Addressing the environmental crisis isn't only about using renewable energy and driving less. If we truly want to address this crisis, we'll have to change a lot of things in our lifestyles -- including our diets. A third of all our greenhouse gas emissions come from food, and a disproportionate amount of those emissions come from meat.
This doesn’t mean we’ll all need to become vegetarian but at least bring down our meat consumption, especially in high-consumption countries. Now, a new study has put some numbers to it, looking at how beneficial certain diets could be to the environment. For instance, if the UK alone ate less meat, it would be like taking several millions of cars off the road.
Researchers at the University of Oxford have linked the dietary data of over 55,000 individuals in the UK to the environmental impact of the food they eat. They found that the dietary impact of vegans was about a third of the impact of those eating high-meat diets. They also found a 30% difference between high- and low-meat diets in terms of their environmental harm.
“Our dietary choices have a big impact on the planet. Cherry-picking data on high impact plant-based food or low impact meat can obscure the clear relationship between animal-based foods and the environment,” Peter Scarborough, study lead author from the Livestock, Environment and People (LEAP) project, said in a statement.
Many studies have looked at the impact of the food we eat on the environment. Direct and greenhouse gas emissions of the global food system are estimated at around a third of the total emissions. The food system is also responsible for 70% of the world’s freshwater use, with three-quarters of the planet’s land area affected by human use.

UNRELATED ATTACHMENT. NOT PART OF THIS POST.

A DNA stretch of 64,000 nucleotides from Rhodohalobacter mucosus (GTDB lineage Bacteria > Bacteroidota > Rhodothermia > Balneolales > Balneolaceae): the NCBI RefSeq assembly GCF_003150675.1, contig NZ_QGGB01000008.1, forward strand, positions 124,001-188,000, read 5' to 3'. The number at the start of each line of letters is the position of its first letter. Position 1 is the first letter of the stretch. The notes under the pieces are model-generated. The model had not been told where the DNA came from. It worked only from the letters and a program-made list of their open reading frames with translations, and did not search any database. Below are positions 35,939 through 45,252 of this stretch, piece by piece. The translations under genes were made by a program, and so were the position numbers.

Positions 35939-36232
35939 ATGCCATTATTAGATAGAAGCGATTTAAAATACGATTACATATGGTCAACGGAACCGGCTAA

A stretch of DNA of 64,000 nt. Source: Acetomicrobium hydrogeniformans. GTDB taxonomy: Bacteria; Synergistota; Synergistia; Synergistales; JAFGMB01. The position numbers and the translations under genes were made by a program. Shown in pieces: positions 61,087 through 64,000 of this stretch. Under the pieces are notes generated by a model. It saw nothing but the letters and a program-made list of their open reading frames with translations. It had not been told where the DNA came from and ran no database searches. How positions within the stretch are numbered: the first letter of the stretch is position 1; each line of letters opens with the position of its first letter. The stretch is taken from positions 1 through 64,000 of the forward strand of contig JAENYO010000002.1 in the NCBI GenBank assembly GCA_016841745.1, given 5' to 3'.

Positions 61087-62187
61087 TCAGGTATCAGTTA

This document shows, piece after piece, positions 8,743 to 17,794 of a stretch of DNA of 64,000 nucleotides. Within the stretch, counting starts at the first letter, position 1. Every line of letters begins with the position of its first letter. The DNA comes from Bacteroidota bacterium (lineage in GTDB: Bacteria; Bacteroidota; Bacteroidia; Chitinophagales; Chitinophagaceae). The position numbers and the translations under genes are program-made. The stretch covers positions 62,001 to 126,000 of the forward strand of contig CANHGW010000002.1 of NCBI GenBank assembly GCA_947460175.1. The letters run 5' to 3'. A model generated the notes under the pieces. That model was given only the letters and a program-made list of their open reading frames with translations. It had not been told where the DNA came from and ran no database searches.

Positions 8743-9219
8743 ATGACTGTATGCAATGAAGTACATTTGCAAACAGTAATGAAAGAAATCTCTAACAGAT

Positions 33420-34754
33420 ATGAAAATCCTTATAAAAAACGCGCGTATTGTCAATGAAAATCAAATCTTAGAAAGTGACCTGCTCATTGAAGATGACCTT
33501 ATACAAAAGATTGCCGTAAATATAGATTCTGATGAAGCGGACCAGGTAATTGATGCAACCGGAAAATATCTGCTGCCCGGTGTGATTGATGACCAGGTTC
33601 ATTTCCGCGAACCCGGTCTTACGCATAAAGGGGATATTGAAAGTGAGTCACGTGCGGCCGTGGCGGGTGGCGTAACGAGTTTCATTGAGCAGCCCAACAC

We also know that plant-based diets are lower-impact than meat-based ones when it comes to environmental measures such as emissions, land use, and water use. However, studies about diets have generally made assumptions about people’s food intake, not taking into account how environmental impact varies depending on where food is produced.
To address this, Scarborough and the team looked at the way people actually eat, taking data from a sample of 55,000 people who completed a questionnaire on food frequency. They linked this to databases that estimate the environmental impacts of commonly used foods, also incorporating variation in where food is produced.
It’s the first study that looks at the impact of diets across five environmental measures (greenhouse gas emissions, land use, water use, water pollution and loss of species) across five groups – high-meat, low-meat, fish, vegetarian and vegan. In all cases, the high-meat diet group showed a higher impact than any of the other groups, the researchers found.
A high-meat diet produces 10.24 kilograms of greenhouse gas emissions every day, while low-meat diets produce almost half – 5.37 kilograms per day, the study showed. For vegan diets, this is halved again to 2.47 kilograms a day. A high-meat diet also needs more water, about 890 liters of water a day, compared to 410 liters for a vegan diet.
In terms of land use, the high-meat diet requires 16.78 square meters of land per person. The figure lowers to 8.31 square meters for low meat-eaters and to 4.37 square meters for vegans. As for the loss of species, the high-meat diet contributes to the loss of 3.69 species per day, while low-meat diets are linked to 2.29 and vegans to 1.12, the researchers said.
“Our results, which use data from over 38,000 farms in over 100 countries, show that high meat diets have the biggest impact for many important environmental indicators, including climate change and biodiversity loss. Cutting down the amount of meat and dairy in your diet can make a big difference to your dietary footprint,” Scarborough said in a statement.
The study was published in the journal Nature.